With a 10 ton, 30 foot high basketball that sits on top of the building, the Women's Basketball Hall of Fame is a must see musuem for the sports fan.
Hours: Mon.-Thurs. 10am-6pm; Fri.-Sat. 10am-8pm; Sun. Noon-6pm.
Having visited zoos in San Diego CA, Central Park NY, Detroit MI, Cinncinnati OH, Atlanta GA, Basel Switzerland, I'd place the Knoxville Zoo in the top tier. Besides a good variety of animals it is well decorated with flora, clean, and well maintained. The animals appear well cared for and comfortable in their surroundings.
Plan a full day to enjoy all that is offered. The premises is very children friendly.
Wear good walking shoes and be prepared to traverse some hills.
Check the Zoo's website for more details.
Photo opportunities are everywhere...see examples which were made in March 2006, Springtime in Knoxville.
When company comes from out of town, I usually take people to Volunteer Landing. To get there go South on Gay St. until to you come to the river. Take a left just before the bridge. Then follow the signs. Parking can be tough, but usually in the early evening you can find a spot. A walkway with interesting native plants and birds gives great views of the Tennessee River. You can even sign up to take a ride on a riverboat.
Along a nicely landscaped path, plaques offer interesting tidbits concerning historical Knoxville facts and quotes about the city. One will make you chuckle. It says the Devil has surely taken up residence in Knoxville.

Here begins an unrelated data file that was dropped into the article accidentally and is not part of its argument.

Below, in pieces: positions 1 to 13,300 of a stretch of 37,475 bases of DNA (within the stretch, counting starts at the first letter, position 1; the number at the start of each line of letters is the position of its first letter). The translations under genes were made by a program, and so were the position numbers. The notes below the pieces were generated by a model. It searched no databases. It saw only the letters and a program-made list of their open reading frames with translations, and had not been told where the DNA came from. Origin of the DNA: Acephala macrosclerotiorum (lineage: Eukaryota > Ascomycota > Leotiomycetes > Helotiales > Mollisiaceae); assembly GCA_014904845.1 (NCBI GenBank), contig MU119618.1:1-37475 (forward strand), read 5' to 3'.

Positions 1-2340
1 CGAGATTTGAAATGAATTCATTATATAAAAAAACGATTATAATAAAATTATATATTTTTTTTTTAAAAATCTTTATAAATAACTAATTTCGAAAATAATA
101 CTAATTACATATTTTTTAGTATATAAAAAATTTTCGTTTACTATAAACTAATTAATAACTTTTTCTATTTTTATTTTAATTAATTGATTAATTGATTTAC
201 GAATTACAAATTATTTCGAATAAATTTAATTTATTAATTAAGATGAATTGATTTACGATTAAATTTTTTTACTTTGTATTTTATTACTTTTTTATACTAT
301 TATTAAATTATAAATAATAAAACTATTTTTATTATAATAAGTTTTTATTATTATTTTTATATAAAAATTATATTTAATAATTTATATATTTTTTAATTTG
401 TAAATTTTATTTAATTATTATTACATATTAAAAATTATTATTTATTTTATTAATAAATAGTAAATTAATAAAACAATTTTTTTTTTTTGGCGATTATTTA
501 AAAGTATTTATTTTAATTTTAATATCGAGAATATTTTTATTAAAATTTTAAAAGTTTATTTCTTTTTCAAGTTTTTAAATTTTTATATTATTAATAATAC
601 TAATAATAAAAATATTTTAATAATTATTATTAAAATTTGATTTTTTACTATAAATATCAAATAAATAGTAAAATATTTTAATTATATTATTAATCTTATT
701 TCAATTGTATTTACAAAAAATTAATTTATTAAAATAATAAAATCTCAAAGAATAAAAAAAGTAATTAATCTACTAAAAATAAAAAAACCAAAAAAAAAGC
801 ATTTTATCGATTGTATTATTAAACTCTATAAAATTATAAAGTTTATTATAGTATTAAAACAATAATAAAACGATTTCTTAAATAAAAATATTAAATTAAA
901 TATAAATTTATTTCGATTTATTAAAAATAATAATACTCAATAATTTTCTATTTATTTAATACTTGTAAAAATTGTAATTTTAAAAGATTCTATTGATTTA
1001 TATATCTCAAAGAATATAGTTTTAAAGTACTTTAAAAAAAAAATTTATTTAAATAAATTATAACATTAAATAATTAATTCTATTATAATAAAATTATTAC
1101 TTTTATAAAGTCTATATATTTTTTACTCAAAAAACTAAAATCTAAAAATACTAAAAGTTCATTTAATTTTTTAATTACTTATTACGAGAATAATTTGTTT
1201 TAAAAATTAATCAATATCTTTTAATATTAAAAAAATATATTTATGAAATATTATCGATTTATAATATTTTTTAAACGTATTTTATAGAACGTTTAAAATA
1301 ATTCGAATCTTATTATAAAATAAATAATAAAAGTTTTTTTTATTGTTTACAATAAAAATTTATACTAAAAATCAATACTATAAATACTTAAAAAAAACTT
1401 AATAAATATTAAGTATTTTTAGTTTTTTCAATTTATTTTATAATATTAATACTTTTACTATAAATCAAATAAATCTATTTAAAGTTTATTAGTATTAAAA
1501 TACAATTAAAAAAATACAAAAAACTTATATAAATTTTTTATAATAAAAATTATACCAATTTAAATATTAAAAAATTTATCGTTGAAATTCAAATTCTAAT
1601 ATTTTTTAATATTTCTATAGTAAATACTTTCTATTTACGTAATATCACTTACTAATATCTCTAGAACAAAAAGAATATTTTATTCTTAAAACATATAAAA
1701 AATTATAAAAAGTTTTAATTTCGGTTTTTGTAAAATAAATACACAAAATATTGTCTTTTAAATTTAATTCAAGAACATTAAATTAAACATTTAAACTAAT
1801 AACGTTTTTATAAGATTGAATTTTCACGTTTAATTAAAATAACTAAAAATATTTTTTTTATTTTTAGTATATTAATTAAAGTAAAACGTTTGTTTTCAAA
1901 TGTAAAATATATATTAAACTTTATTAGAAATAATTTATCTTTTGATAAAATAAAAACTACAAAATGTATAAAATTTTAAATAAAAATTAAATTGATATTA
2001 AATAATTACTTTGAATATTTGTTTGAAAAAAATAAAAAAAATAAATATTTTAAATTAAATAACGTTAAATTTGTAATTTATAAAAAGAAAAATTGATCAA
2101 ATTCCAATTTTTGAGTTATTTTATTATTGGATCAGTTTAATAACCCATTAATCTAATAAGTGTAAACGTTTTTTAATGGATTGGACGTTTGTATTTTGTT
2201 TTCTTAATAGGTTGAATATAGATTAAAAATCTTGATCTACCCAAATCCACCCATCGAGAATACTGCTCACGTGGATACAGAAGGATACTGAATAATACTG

Eventually you'll come to Calhoun's Restaurant. I consider this a tourist trap and don't like the food, but the outside deck is fantastic. They have great music, a friendly staff, and good local beers at reasonable prices.
After seeing the riverfront, we usually walk up and down Gay St, stopping for a beer at the Downtown Grill's sidewalk cafe.
Market Square is right around the corner and is fast becoming a happening place. The Tomato Head's pizza can hold it's own with any I've ever tasted anywhere. Oodles of Noodles is also a good eatery.
Then we drive over to World's Fair Park and visit the Knoxville Museum of Art.
Nightlife in Knoxville abounds, but I like "Alive After Five" at the Art Museum on Friday nights best. It's only $8. It's smoke-free, intimate, and they present outstanding performers. You can also eat there. Each week it's catered by a different restaurant. The prices range from $3 to $8.00. The music starts at five o'clock and usually ends around 8:30, so even kids can come.
Get to the Tennessee. River. There's a lot to do and see along the river.
I had the opportunity to see a UT football game in 2003, and the whole city is transformed whenever there's a home game. Downtown is buzzing with activities...cars with orange and white flags flying out the windows are everywhere on all the highways in eastern Tennessee. Then when you arrive at the stadium, the whole campus area is jammed full of upbeat people who can't get enough of their Vol's. Once you are in the stadium, it's almost like a religious happening...The huge UT band covering half of the football field with marching members, flashy movements and strain after strain of "Rocky Top".